Genealogy workshop at New Sweden festival
Check out the article online or pick up a copy of today’s Bangor Daily News.
Mildred “Millie” Barnes Westin used to be my landlady. We lived in the upstairs apartment in her rambling old house on the edge of Collins Pond in Caribou, Maine. She used to sing in her deep alto voice while working around the kitchen downstairs and I would hear her through the hot air grates in the floor.
Millie had a table in the bay window facing east right next to our entrance. Among the plants was a huge Christmas cactus that always seemed to be in bloom. Her outdoor garden was filled with lilies, roses, and cultivated raspberries in the summertime.
I remember seeing Millie and Everett, her husband, sing the special music presentation in church at the Caribou United Baptist. I didn’t realize it then, but it really was very special to hear the Swedish hymns sung. (Everett’s father immigrated from Sweden. He served first as a minister at the First Baptist Church of New Sweden, Maine starting in 1895 and also at the Stockholm First Baptist Church as late as 1928).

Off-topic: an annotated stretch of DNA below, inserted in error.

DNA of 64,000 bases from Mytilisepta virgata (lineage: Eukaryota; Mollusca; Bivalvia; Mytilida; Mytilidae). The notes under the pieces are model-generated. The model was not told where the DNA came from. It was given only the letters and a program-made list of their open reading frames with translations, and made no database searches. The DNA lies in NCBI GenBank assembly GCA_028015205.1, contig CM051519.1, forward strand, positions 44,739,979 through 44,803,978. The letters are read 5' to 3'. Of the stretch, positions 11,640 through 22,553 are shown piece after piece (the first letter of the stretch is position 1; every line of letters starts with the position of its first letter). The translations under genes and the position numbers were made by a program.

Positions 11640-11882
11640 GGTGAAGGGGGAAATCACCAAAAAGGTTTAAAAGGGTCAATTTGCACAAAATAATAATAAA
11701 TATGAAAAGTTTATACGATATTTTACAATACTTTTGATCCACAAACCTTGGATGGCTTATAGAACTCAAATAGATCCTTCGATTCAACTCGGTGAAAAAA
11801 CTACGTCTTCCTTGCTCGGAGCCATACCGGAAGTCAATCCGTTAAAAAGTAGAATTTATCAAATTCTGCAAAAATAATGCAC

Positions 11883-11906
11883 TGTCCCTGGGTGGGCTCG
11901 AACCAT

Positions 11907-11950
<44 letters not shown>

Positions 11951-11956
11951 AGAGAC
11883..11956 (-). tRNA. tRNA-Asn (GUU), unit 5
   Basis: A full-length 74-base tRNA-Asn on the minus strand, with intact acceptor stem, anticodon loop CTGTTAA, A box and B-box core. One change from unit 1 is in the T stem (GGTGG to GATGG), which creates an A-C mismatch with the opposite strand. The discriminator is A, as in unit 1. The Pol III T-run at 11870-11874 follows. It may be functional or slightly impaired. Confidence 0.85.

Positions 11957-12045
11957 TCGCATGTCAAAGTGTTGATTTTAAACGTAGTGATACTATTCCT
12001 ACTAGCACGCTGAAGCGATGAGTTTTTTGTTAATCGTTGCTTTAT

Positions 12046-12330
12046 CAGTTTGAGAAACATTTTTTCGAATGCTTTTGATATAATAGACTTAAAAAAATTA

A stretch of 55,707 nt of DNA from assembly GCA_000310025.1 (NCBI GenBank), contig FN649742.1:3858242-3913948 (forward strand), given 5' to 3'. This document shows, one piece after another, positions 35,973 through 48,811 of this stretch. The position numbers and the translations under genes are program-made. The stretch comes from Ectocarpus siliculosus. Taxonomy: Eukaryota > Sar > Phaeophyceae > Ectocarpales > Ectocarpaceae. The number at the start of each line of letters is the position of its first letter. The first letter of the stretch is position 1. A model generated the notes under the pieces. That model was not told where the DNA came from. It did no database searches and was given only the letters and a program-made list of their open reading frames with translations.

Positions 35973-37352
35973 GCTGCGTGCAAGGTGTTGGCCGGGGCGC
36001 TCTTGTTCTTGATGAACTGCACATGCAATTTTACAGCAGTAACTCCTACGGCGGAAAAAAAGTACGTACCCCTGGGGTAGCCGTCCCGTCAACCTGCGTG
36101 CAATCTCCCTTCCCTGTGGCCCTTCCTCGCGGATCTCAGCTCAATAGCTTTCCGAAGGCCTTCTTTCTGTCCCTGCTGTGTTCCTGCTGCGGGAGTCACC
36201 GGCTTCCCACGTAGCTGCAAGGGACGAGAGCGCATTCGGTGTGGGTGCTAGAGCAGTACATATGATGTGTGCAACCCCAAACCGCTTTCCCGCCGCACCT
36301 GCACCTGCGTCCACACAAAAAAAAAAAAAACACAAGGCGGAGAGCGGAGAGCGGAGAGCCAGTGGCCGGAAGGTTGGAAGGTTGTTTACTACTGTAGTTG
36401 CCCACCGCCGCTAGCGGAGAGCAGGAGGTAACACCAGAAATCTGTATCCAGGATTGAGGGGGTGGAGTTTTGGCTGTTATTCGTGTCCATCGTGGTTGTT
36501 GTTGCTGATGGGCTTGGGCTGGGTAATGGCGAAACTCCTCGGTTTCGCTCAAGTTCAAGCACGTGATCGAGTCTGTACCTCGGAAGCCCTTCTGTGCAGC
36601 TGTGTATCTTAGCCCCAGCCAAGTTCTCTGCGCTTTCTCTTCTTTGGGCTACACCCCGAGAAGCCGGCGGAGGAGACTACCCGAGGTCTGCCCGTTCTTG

As a teen, I was a junior church helper and sat in the tiny pews with the 4 year olds as Millie led them in learning to sing (with the hand motions) “This Little Light of Mine, I’m Gonna Let It Shine.”
One Thanksgiving, Millie came to our house for dinner along with my father’s cousin Olive Choate. She told stories about Everett during World War I involving lots of blood. I can’t remember the details now.
Millie died two years ago today at the age of 94. She was born in Caribou, graduated from Caribou High School in 1931, and worked for the telephone and telegraph company in their Caribou office. She and Everett were married November 21, 1950. He predeceased her in 1992 at age 91.